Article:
The particular relationship of each of the parts described above in detail with respect to FIGURE 2 can be better understood by viewing FIGURE 3 to which refer ence is hereby made. As is illustrated in FIGURE 3, the three major su-bassemblies of the potentiometer have been brought together; i.e., the rotor is positioned upon the base by inserting the center post 25 into the bore 46 in such a manner that the thrust bearings 48 rest upon the surface 22a of the base 23. The shroud 61 is then positioned over the rotor 41 in such a manner that the upper portion of the -body 42 extends through the opening 64 therein. In so doing the shoulder 67 formed internally on the body 62 contacts the upper curved surface 53 of the iiange 51. When the shoulder 67 first contacts the surface 53 of the fiange 51, the flange is in the nonstressed position shown in dotted lines in FIGURE 3. Thereafter the shroud 61 is forced downwardly, as viewed in FIGURE 3, to the position illustrated in solid lines, in such a manner that the shoulder 66 rests upon the outer edge of the surface 22 of the base 23 as illustrated. In this manner the shroud 61 properly aligns each of the operating parts of the potentiometer in their proper dimensional and spatial relationship.

Referring again to the fla-nge 51, it should be expressly noted that a continuous dynamic seal is provided between the upper surface of the lip 52 and the shoulder 67 on the internal portion of the body 62. By providing 'the flange 51 in a resiliently deformable form through the utilization of the fiberglass filled nylon, a continuous upward stress is provided to assure an effective seal.

After alignment of the three major subassemblies in the manner above described, the combinatiton is placed within a mold. The mold is schematically illustrated at 71 in FIGURE 3. It will be noted that the shroud 61 is spaced inwardly from yall surfaces of the mold except the upper surface as viewed in FIGURE 3. This spacing is accomplished by spacer members 72 provided on the face of the mold. The desired spacing is provided for reception of the final outer housing for the potentiometer. It should be noted that the mold is provided with an aligning and receiving means (not shown) for receiving the leads 26-27 of the potentiometer.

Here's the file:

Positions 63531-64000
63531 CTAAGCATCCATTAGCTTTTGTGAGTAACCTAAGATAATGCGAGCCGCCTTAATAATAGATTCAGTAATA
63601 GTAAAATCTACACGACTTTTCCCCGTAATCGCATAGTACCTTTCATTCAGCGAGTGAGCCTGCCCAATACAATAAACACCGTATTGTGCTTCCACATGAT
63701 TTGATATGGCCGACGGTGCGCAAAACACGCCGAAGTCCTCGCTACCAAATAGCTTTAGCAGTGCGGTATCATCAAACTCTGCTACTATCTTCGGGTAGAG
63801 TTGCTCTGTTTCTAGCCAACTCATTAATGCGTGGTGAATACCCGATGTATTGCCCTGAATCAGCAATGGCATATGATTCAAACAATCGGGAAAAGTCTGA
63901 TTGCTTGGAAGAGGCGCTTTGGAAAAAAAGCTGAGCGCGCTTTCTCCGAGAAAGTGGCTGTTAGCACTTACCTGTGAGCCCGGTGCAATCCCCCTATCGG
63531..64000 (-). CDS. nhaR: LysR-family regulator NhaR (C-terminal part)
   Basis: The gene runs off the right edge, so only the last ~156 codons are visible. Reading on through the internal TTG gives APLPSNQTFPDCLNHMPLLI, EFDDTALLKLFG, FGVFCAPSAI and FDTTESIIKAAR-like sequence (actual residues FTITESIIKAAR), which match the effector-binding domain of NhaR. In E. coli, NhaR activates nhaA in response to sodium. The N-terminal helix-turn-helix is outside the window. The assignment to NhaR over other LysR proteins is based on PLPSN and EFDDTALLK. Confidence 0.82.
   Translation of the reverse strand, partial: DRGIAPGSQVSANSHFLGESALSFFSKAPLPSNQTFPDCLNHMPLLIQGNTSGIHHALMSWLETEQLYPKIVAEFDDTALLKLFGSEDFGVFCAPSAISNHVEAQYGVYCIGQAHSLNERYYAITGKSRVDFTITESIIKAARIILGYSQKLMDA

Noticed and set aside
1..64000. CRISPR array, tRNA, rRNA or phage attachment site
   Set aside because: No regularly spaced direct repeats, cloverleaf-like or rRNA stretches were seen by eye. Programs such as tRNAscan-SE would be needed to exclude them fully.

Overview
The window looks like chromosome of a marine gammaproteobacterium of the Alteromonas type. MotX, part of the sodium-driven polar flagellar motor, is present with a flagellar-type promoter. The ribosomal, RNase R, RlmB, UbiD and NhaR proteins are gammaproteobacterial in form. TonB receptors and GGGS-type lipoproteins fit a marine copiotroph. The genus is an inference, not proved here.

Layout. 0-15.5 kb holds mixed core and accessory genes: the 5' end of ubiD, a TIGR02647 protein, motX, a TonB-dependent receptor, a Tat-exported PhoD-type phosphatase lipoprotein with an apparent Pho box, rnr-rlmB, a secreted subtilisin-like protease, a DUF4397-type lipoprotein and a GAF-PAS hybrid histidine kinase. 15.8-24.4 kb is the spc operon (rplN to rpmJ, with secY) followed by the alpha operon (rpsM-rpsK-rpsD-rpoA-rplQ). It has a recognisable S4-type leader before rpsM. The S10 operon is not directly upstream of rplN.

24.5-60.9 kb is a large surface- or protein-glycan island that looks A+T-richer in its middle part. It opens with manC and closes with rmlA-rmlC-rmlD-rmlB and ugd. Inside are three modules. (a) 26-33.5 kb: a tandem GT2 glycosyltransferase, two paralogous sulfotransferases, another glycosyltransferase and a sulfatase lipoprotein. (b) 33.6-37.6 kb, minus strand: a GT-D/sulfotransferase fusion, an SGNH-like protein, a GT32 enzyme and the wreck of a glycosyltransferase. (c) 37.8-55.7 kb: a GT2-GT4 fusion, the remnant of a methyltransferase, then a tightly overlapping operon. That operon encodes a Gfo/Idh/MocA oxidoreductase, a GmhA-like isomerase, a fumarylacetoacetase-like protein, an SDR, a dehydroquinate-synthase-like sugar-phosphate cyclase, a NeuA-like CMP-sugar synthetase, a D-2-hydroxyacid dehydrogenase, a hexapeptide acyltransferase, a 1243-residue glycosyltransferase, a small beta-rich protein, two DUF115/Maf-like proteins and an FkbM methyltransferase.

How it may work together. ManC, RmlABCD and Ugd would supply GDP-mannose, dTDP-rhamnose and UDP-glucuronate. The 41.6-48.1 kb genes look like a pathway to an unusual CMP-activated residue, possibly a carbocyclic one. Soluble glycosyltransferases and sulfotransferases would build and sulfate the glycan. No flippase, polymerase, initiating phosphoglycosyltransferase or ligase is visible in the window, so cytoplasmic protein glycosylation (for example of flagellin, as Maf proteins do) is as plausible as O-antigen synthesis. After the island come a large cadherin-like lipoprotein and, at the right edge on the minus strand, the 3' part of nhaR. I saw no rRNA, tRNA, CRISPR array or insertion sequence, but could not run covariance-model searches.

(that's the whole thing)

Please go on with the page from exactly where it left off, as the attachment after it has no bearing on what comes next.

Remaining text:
After the subassemblies have thus been properly aligned and placed within the mold, in such a manner that the upper surface as viewed in FIGURE 3 thereof makes intimate contact with the top surface of the shoulder 63 and the upper surface 43 of the body 42 of the rotor, as is illustrated in FIGURE 3, the mold is closed into the position illustra-ted in FIGURE 3. Thereafter a flowable plastic material is injected into the space 73 provided entirely about the thus assembled subcombination of the potentiometer. The plastic material thus injected is caused to set, after which the mold 71 is parted and the finalized potentiometer is removed therefrom.

By reference to FIGURE 4 the completed potentiometer is illustrated in its final form. As can therein be seen, the outer housing S1 appears as a shell which has adhered to or fused with the surface of the shroud and in any event has completely surrounded the entire subassembly as placed within the mold and above described, with the exception of the upper surface of the collar and the upper surface of the rotor which were in contact with the surface of the mold and were thus coined off. Thus a complete seal or bond of the housing by in-situ molding thereof has been accomplished. This in-situ molding retains the subassemblies in proper aligned position as above described and retains thusly the flange 51 in its stressed position, as illustra-ted in FIGURE 3. It can thus be now more fully appreciated that the flange 51 with the upturned lip 52 thereof by 'being stressed against the shoulder 67 operates as a sealing gland to seal the internal electrical portions of the potentiometer from the ambient atmosphere and contaminants which may be present there- 1n.

It should also be noted that the leads 26-27 shown leaving the housing of the potentiometer at 90 displaced from the longitudinal axis of the rotor may leave parallel thereto if such is desired. It should also be noted that any pin configuration desired for any particular application may readily be obtained with the construction of the potentiometer of the present invention.

There has thus been disclosed a simple, rugged, variable resistor having a minimum number of parts and which is externally sealed by an in-situ molded outer housing that accomplishes a bond or seal of the housing without the use of adhesives. Although a specific form of a potentiometer in accordance with the present invention has been illustrated and described in detail, such is not to be taken as a limitation upon the scope of the present invention but merely as illustrative thereof.